Charlie Pierce on empathy.
One of my good high school friends buried both my parents. His father buried three of my four grandparents and his grandfather buried mine. They are the third and fourth generations of their family burying other members of other families. (The Irish way of death is nothing if not a family business at both ends.) A good undertaker is someone who can be there without getting in the way. The undertaker is omnipresent and yet nearly invisible, never present until needed. Then, their presence is nearly spectral. Their only job is to make sure things run in as efficient a manner as possible, and to do so with quiet humanity, so the family can go through the formal ritual of mourning without being swamped with extraneous details.
I was thinking on Tuesday that the president would be a terrific undertaker. First of all, he’s been proven to be very good at wakes and funerals. Second, he looks the part; I can envision him in the long black cashmere coat, wrangling cars into line for the drive to the cemetery. And last, and most important, he has a deep and abiding empathy. He carries his personal tragedies with great dignity, and employs them only when it is absolutely called for. On Tuesday, as they conducted a memorial service for Capitol Police Officer Billy Evans in the Rotunda, he deployed it in the gentlest way possible.
One of Evans’s daughters was fidgety, playing with a small replica of the Capitol dome. Fidgety kids are one of those extraneous details that great undertakers discreetly handle for The Family. The little girl dropped the toy on the floor. It bounced a little ways away from where she was sitting. The president instantly popped out of his chair, picked up the child’s toy, and handed it back to her, stopping to talk to her, too,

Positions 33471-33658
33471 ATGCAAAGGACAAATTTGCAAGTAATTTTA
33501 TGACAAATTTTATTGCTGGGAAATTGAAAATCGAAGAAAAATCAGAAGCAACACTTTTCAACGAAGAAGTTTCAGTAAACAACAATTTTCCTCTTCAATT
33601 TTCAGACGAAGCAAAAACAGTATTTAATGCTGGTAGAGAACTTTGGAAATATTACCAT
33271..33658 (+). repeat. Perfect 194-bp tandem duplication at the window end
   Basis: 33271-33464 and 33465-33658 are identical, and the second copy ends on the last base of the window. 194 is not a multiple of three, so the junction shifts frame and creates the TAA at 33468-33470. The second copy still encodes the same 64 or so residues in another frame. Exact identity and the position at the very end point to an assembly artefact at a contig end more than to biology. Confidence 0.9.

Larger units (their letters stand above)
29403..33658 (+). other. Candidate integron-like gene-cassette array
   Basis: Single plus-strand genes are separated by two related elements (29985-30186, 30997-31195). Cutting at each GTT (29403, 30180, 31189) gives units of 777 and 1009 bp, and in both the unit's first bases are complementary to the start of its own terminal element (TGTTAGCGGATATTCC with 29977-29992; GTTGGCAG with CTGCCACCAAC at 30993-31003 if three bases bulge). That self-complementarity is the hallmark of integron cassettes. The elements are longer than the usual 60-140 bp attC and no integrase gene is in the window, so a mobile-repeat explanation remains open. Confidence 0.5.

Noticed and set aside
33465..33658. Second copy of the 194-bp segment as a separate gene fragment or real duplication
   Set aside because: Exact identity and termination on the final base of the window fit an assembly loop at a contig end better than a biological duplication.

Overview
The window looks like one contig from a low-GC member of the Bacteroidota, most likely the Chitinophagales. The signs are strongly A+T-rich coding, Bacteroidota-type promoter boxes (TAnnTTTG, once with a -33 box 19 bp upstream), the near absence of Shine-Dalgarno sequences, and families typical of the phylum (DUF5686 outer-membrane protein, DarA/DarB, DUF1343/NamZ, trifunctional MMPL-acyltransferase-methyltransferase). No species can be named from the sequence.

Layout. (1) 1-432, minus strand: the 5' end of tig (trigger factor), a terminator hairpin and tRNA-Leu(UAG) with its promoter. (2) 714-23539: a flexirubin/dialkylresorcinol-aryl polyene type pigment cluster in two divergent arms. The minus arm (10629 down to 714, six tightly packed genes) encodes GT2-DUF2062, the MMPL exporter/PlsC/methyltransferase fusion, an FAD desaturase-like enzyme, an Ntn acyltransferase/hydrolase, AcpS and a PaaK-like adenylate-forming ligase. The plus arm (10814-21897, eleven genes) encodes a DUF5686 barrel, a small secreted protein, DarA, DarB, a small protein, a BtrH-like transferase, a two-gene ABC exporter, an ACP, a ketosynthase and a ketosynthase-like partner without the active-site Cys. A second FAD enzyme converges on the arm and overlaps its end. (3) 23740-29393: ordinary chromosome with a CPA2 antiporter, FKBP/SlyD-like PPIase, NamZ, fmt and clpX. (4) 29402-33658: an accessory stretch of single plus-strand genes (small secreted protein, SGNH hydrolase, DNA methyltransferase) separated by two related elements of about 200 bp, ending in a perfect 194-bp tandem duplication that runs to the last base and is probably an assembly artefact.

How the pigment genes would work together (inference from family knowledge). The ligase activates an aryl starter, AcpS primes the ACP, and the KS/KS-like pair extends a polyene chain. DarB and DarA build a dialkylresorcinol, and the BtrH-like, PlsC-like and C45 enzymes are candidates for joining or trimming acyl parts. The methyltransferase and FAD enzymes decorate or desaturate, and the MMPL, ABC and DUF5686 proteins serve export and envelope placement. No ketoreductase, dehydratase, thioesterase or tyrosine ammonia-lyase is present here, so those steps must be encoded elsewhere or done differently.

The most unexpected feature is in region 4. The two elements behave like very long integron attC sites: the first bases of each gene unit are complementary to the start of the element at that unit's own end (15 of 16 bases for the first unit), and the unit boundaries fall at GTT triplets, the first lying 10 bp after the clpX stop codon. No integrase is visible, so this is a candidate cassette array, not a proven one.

To compare this moment of humble humanity to anything having to do with the president’s predecessor is to cheapen it unforgivably. These are different species of homo sapiens, as different from each other as swans are from vultures. Kindness towards a child would seem to be a baseline indicator of civility and grace but, nonetheless, there it was, in front of god and the world. That it seemed so powerful is not just because of what it was, but because of all that it was not.
Friday Catblogging: “Can Sombra come out and play?”